Houston ordinance to include private employment

Posted on 25 Apr 2014 at 8:15am

Parker proposed a broad nondiscrimination ordinance that includes LGBT protections for employment in private businesses

Parker.Annise

Houston Mayor Annise Parker

DAVID TAFFET | Staff Writer

HOUSTON —Mayor Annise Parker on Monday released a draft of her proposed Equal Rights Ordinance that includes employment protections in private business.

In her State of the City address on April 3, Parker said she hoped to pass nondiscrimination protections this spring.

Houston is the only major city in the U.S. with such an ordinance, but in her speech, she only mentioned protection in city employment.

“As I stated in my State of the City Address earlier this month, the Houston I know does not discriminate, treats everyone equally and allows full participation by everyone in civic and business life,” Parker said Monday. “We don’t care where you come from, the color of your skin, your age, gender, what physical limitations you may have or who you choose to love. It’s time the laws on our books reflect this.”

As currently written, the ordinance would cover discrimination in city employment, city contracting, housing, public accommodations and employment in businesses with more than 50 employees. Religious organizations are exempt.

Parker had suggested creating a Human Rights Commission to monitor the ordinance. Instead, according to the draft, the city’s Office of Inspector General and the City Attorney will handle complaints. If the subject of a complaint refuses to cooperate with an investigation, the city attorney may ask the City Council to approve the issuance of a subpoena to compel cooperation. The mayor may also create an advisory task force to study and report on discrimination issues.

The draft will be presented to the City Council’s Quality of Life Committee on April 30 and to the full council on May 7.

The draft of the Houston ordinance is 34 pages, much more detailed than Dallas’ which has been in effect for more than a decade. The Houston draft gives detailed explanations of sexual orientation, gender identity and expression.

That wording was much less common when the city of Dallas adopted its ordinance. City staff is now reviewing that wording for possible updating. In the Dallas ordinance, sexual orientation “means an individual’s real or perceived orientation as heterosexual, homosexual, bisexual, or transgender.”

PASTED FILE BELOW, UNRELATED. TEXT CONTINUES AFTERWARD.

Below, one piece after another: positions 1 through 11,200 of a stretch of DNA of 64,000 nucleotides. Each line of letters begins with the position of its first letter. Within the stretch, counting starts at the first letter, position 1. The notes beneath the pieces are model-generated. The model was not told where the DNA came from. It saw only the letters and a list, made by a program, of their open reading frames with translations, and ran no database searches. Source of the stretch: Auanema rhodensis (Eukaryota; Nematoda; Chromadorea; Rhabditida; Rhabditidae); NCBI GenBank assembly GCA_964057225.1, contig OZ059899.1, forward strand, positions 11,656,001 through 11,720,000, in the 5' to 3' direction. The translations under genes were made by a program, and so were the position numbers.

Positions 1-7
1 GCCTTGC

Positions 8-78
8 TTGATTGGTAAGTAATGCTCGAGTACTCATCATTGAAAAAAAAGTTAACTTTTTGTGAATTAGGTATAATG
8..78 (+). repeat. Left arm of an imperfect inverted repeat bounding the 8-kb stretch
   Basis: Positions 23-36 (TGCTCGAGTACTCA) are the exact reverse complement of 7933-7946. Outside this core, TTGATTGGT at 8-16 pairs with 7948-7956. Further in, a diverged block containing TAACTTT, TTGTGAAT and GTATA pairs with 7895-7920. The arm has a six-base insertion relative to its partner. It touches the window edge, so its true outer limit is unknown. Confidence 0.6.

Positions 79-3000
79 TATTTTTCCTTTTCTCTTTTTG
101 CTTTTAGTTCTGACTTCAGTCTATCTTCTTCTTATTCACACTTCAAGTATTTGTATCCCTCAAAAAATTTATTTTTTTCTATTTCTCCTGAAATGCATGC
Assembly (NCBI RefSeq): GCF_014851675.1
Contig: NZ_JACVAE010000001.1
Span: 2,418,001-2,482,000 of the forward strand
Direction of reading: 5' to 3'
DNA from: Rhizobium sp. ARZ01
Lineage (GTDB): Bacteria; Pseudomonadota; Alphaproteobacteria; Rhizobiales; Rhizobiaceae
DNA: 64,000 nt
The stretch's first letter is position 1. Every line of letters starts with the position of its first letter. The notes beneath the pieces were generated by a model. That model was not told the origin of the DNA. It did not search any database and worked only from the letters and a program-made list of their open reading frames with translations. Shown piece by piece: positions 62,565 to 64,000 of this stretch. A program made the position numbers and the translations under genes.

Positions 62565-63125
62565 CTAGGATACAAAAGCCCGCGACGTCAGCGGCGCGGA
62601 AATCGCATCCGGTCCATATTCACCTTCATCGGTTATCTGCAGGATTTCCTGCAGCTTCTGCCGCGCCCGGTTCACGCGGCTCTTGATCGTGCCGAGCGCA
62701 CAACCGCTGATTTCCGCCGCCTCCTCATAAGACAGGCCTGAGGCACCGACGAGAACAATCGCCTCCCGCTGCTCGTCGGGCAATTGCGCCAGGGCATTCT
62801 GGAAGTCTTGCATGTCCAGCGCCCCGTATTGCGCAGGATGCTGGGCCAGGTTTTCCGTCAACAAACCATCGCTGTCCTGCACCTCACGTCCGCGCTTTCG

Although transgender is not a sexual orientation, the trans community was always intended to be covered and protected from discrimination.

Violators of the Houston ordinance could be fined up to $5,000. Dallas only allows for a $500 fine.

Parker was originally going to protect city employment only. Instead, she added private employment for companies with more than 50 employees. The Dallas ordinance applies to “any person who has 15 or more employees for each working day in each of two or more calendar weeks in the current or preceeding calendar year, and includes any agent of such a person.”

Equality Texas Field Organizer Daniel Williams said Equality Texas has been encouraging people to call the Houston mayor’s and council members’ offices to expand employment protections. He said 70 percent of Houstonians oppose employment discrimination.

Dave Welch of the Houston Area Pastor’s Council complained about the ordinance to the Houston Chronicle.

“She is using anecdotal examples of discrimination, which may or may not occur, based on race and veterans’ situations as a front for her promises to ‘her people,’ as she described them in her inaugural address, the GLBT community,” Welch said.

Williams said the Houston Area Pastors Council “pitched a fit,” but they have opposed every initiative Parker has made through her nine terms in office as city councilwoman, comptroller and mayor.

“It’s not surprising people who don’t want the LGBT community to have all the rights and opportunities provided to all Houstonians would be upset that all LGBT people have access to all the rights and opportunities provided to all Houstonians,” Williams said.

This article appeared in the Dallas Voice print edition April 25, 2014.

 

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